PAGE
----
After four years in the role, Irving decided to leave Holby City and return to performing in theatre. He stated: "I've had four great years but I felt the time had come to leave. The show has gone from strength to strength so now seems a good time to go." Of his decision to leave, Irving explained that, while he enjoyed Meyer's sureness and confidence, he found it difficult to "switch off" the character outside of work, and had been forced to "put the rest of his life on hold" whilst part of the series, deeming it to be an "intense experience." He felt that, had he stayed in the series, Meyer could not have remained enigmatic much longer, and believed: "you have to stop when a character's time is through." Following Irving's departure from Holby City, Benji Wilson of the Radio Times questioned whether he would ever consider returning. Irving responded: "I don't know–my feeling is that Meyer was of his time. He's the kind of character that belongs at the launch of series like Holby and I think that's where he should remain. The memory of Meyer is important to me and I want it to stay as it is."
The broadcast of the first episode brought positive comments for Irving and Meyer from television critics. Jaci Stephen of the Daily Mail described Meyer as the series' "only distinctive character", while Peter Paterson, also of the Daily Mail, deemed Meyer a welcome change to the caring, politically correct and compassionate characters seen in Casualty. In the Birmingham Post, Graham Keal called Irving's portrayal "a charismatic combination of autocratic arrogance and dry wit", and noted that the character's interactions with Nick Jordan "form the programme's primary double act". Andrew Billen in the New Statesman called Meyer the most compelling character of the series, while Kathleen Morgan of the Daily Record similarly deemed Meyer the star of the show, writing that Irving: "gave a chilling performance as a man who saves lives simply to boost his ego." Following the broadcast of the second episode, Daily Mirror critic Charlie Catchpole wrote that Irving gave the best performance in a hospital drama as "a rude, eccentric, conceited, arrogant bully" since Tom Baker in Medics.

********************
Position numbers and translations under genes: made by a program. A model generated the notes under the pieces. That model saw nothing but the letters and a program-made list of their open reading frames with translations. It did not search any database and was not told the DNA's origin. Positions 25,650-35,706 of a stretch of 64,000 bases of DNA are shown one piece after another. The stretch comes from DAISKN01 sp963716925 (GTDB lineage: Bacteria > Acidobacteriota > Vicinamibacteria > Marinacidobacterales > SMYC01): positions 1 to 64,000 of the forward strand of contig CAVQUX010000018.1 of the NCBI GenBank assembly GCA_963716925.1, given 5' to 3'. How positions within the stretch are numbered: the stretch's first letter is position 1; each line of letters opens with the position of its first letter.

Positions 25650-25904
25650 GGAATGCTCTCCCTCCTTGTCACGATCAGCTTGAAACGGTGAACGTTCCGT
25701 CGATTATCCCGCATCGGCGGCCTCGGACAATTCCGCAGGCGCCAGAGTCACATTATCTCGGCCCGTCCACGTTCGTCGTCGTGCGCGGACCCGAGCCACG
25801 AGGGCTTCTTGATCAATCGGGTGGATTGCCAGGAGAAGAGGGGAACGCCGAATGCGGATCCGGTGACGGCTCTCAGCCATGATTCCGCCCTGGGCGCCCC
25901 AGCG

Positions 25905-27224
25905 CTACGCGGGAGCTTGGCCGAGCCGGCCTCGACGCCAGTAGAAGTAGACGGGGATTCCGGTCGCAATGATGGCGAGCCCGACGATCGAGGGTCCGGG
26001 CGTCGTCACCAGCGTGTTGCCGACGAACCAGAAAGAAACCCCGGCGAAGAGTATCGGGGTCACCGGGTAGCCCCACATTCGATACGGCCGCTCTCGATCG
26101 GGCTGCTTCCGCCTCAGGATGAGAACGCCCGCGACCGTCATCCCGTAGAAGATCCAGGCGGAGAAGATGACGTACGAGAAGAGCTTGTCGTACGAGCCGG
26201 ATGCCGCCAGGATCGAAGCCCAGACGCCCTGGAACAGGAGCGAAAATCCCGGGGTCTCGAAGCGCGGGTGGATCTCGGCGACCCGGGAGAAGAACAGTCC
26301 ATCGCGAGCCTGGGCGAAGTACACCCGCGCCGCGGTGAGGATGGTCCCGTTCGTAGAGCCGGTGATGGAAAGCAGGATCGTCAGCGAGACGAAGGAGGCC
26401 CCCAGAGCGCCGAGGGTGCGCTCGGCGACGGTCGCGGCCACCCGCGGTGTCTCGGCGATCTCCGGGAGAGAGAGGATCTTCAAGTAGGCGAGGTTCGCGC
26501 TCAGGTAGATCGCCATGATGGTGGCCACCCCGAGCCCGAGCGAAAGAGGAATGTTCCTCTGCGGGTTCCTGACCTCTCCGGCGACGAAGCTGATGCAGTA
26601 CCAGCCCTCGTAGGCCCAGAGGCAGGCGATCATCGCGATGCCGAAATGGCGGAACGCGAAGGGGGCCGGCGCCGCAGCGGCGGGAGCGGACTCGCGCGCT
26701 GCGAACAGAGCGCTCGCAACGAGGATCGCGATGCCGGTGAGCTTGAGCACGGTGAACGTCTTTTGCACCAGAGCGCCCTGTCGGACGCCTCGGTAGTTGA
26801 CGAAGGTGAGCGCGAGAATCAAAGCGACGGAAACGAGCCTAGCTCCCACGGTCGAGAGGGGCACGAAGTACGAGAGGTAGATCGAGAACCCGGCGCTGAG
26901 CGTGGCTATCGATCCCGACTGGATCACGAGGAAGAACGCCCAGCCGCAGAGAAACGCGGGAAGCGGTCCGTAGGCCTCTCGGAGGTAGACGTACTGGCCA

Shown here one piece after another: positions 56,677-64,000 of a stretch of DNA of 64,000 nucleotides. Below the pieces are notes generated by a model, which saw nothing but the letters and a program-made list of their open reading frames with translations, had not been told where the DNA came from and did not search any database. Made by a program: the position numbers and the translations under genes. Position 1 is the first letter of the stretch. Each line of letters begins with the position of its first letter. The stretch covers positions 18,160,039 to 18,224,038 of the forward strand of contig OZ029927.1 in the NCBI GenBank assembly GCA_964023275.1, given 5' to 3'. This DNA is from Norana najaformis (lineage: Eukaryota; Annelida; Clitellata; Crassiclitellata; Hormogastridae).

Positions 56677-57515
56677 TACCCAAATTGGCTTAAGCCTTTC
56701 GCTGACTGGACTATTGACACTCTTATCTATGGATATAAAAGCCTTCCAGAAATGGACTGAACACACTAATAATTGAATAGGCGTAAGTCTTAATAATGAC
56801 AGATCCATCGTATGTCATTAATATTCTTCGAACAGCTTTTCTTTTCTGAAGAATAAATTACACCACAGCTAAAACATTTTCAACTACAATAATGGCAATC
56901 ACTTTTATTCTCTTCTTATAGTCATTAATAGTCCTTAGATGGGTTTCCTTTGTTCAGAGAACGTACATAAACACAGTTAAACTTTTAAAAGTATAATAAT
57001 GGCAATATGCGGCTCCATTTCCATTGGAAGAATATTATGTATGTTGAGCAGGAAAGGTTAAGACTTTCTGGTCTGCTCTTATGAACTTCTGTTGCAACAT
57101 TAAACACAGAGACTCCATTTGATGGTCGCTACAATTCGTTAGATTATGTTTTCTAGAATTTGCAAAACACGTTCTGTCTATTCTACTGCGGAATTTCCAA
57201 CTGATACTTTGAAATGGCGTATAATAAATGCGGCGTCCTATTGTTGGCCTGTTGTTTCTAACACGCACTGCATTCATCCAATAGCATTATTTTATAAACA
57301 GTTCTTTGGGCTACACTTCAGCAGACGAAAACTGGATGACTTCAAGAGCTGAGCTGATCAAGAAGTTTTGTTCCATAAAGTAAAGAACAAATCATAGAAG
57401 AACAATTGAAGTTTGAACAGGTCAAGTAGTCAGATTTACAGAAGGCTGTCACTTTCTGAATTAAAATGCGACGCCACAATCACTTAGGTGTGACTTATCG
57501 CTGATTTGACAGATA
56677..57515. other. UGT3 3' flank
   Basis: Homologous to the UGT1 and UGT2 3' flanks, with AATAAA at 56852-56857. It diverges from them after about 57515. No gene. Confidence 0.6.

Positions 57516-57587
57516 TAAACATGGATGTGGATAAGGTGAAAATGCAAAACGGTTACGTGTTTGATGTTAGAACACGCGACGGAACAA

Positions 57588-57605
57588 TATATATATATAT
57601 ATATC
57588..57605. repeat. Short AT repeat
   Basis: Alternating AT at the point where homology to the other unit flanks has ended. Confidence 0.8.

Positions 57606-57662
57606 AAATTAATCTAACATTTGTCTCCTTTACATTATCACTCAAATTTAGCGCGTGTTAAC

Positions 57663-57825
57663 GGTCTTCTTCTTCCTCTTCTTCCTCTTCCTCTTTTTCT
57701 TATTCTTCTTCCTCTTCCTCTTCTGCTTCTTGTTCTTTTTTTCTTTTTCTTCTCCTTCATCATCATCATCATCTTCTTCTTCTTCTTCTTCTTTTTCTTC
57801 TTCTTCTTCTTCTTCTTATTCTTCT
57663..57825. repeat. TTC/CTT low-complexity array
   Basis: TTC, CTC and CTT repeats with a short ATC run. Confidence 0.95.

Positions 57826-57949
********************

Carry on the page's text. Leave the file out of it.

John Russell of The People disliked the storyline which saw Meyer operate on his own sister, describing it as "something between a carve up and a cock up", and commenting that he was "so disturbed" he "switched the tripe off", however fellow People critic Shane Donaghey lauded Meyer as the only reason to watch Holby City. Tony Purnell of The Mirror gave a poor review when Meyer did not appear for several episodes, commenting that the show was in "very poor health" in his absence, and "the sooner he returns, the better." Purnell praised Meyer's return two episodes later, however was concerned by his Motor Neurone Disease scare, deeming Meyer "the lifeblood of the series" and writing that Holby City could "ill afford to lose him".
In April 2001, Paterson again reviewed the character positively, writing that the series is "feeble" in his absence, and that: "when surgeon Meyer is not strutting arrogantly around the hospital, Holby City loses much of its zing and bite." He deemed Meyer one of the series' two major assets, alongside Siobhan Redmond as paediatrician Janice Taylor, and criticised the opening episode of series four, in which Meyer is shot in a road rage incident, believing that Meyer was "wasted" in spending "most of a wearisome hour-long show under the knife". Jim Shelley of The Mirror similarly hoped for Meyer to "get well soon and resuscitate the series." Shelley selected the character as a runner-up for his 2001 "Man of the Year" award, and upon the character's exit from Holby City, described him as "a study in arrogance and laconic authority [...] one of the best characters on television in recent years."
Meyer has been particularly well received by female Holby City fans, elevating Irving to sex-symbol status. The Dail Mail's Lynda Lee-Potter described him as "devastatingly attractive, brusque and autocratic" and "the kind of domineering, unsmiling hero who made Mills & Boon heroines swoon." Irving felt that this was "fairly predictable in terms of the nature of Meyer–tough and masterful–combined with the aphrodisiac of power, and the life and death aspects of his job." He commented that he was surprised by the positive reaction to his character, explaining: "He seems to have captured people's imaginations, but it's difficult to put your finger on what he has. I think it's got something to do with being a character who says exactly what he means all the time. He's got integrity, which I admire anyway, and I expect the audience responds to that. Surgeons seem to like him too. I find that particularly gratifying. He's got the courage to do what's right for his work and his patients and not worry about popularity or being liked." Conversely, Irving noted that after assuming the role, members of the public would sometimes "give a kind of shudder" upon encountering him, associating him with his character.